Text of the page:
BAM’s IFC Films tribute opens with a twin premiere run: the latest from Philippe Garrel and Christophe Honoré — aka the Louis Garrel in Love double feature. In his father’s Frontier of Dawn he’s a weak-willed, free-spirited photographer who falls in love twice and is literally haunted by his first amour, an alcoholic actress (Laura Smet), after her suicidal bender. Garrel’s amazing feel for the communion of a relationship comes to the fore; as often before, key scenes occur on bare floors or lolling on beds, and the rest of the world can seem a sketch of a memory. In a way, Smet’s volatile Carole is a portal to his more austere and elliptical past films, especially (and, again, literally on the portal part) when a wispily delicate daughter of wealth (Clémentine Poidatz) becomes her successor. Director of Photography William Lubtchansky, who also shot Regular Lovers, shoots again in high-contrast black-and-white and captures the sculpted curvature of Smet’s face and angles in empty apartments.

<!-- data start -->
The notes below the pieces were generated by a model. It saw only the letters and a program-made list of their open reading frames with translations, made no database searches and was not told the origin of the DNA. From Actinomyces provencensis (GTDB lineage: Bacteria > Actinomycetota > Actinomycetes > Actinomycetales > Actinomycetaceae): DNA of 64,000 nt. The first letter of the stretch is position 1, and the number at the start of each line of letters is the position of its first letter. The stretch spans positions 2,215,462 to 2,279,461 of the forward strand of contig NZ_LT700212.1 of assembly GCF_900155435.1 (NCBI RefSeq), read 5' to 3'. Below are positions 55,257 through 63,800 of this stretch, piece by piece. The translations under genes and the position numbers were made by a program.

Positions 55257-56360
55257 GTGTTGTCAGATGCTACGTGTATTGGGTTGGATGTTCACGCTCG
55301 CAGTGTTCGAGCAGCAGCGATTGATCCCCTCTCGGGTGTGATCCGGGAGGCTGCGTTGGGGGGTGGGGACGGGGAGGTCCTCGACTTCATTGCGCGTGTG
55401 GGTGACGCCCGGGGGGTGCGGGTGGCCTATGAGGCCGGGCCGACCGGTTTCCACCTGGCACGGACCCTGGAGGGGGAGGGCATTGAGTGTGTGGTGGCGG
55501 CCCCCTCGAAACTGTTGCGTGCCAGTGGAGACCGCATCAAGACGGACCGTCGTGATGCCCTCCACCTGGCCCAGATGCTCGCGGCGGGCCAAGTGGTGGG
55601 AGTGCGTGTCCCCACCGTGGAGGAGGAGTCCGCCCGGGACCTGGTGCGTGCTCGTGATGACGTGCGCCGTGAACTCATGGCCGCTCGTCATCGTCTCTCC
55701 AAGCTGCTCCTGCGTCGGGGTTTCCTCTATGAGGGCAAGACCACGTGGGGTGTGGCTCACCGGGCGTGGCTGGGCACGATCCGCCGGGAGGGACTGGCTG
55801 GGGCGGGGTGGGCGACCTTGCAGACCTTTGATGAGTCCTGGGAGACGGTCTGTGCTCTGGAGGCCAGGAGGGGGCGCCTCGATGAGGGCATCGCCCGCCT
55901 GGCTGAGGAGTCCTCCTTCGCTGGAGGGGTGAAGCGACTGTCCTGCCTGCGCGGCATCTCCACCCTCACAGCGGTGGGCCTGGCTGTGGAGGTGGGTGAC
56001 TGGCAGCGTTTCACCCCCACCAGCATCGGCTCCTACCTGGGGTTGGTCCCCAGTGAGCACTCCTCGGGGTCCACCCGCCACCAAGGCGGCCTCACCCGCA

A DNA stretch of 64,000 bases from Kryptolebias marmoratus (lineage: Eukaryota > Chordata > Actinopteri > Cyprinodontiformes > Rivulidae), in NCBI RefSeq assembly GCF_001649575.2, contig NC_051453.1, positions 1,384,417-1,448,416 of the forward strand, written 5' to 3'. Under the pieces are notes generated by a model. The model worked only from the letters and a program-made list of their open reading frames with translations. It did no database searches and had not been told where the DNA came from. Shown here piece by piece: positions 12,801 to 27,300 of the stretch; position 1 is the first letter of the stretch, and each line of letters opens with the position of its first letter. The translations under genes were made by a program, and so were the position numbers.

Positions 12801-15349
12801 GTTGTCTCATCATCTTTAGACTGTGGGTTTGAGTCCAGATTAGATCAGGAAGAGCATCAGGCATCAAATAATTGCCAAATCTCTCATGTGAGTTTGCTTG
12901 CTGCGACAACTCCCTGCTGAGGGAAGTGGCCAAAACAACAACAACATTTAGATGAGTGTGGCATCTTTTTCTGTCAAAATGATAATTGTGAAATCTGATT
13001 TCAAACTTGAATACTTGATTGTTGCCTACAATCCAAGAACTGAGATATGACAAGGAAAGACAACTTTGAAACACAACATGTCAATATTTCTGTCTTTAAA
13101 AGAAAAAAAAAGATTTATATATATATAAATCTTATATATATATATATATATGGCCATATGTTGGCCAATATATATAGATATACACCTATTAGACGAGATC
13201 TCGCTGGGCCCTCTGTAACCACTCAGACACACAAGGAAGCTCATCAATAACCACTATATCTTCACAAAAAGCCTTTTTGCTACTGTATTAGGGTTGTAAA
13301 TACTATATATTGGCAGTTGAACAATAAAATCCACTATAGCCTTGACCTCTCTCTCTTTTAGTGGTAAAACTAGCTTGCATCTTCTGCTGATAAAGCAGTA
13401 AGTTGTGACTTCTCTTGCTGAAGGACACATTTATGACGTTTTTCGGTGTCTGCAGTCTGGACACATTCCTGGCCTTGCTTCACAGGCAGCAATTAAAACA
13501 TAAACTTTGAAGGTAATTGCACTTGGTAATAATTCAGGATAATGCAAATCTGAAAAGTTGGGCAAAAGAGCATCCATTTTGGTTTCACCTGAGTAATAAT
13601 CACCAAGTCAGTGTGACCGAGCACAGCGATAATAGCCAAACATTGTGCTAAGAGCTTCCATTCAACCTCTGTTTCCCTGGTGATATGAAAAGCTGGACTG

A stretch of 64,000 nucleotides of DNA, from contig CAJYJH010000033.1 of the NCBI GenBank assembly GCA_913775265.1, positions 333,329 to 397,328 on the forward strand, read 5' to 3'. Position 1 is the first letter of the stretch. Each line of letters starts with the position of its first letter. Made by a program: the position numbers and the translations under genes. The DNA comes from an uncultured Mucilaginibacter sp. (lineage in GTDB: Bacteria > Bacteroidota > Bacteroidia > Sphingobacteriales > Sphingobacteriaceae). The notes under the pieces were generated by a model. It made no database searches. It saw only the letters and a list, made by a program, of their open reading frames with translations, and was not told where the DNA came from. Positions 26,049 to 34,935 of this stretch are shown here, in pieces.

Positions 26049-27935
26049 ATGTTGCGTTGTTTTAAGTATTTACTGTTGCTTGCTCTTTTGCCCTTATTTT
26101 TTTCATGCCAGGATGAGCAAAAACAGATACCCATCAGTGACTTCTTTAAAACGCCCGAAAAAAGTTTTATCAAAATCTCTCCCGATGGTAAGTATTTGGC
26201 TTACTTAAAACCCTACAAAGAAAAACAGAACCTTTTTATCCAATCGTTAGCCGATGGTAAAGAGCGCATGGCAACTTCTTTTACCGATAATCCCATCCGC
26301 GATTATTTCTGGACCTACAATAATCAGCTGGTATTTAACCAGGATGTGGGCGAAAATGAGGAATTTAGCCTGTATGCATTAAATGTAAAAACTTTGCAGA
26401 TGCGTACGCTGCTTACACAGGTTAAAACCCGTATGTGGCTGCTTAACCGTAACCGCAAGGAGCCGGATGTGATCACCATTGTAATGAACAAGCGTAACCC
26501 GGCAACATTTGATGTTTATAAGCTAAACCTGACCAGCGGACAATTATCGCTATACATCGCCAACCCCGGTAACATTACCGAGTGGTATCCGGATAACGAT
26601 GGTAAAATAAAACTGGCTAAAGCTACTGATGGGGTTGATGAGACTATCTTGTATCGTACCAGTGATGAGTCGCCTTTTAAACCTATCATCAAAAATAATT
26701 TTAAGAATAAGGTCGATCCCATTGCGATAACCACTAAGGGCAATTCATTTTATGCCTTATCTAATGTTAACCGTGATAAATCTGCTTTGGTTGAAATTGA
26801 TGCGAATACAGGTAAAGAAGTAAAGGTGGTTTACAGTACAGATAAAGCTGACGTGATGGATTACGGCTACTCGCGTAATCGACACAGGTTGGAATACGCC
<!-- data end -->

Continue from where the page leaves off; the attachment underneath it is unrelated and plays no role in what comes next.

In Honoré’s La Belle Personne, Garrel is a high school teacher macking on the new girl (fellow boxer-puffy beauty Léa Seydoux), who’s yet one more damaged creature in this double bill and an object of fascination. A heartbreaker (though without his heart in it), Garrel is only one moving part among several in the Paris school’s romantic swirl of teenagers modeling winter casuals. It’s hard to get a handle on Honoré’s self-serious characters, introduced in corridor and classroom blurs, nor does the cast master a script (adapted from or credentialed by a 17th-century novel) whose larger movements feel disembodied. Honoré however convenes a powerful ensemble of hair to support Garrel’s fabled mane.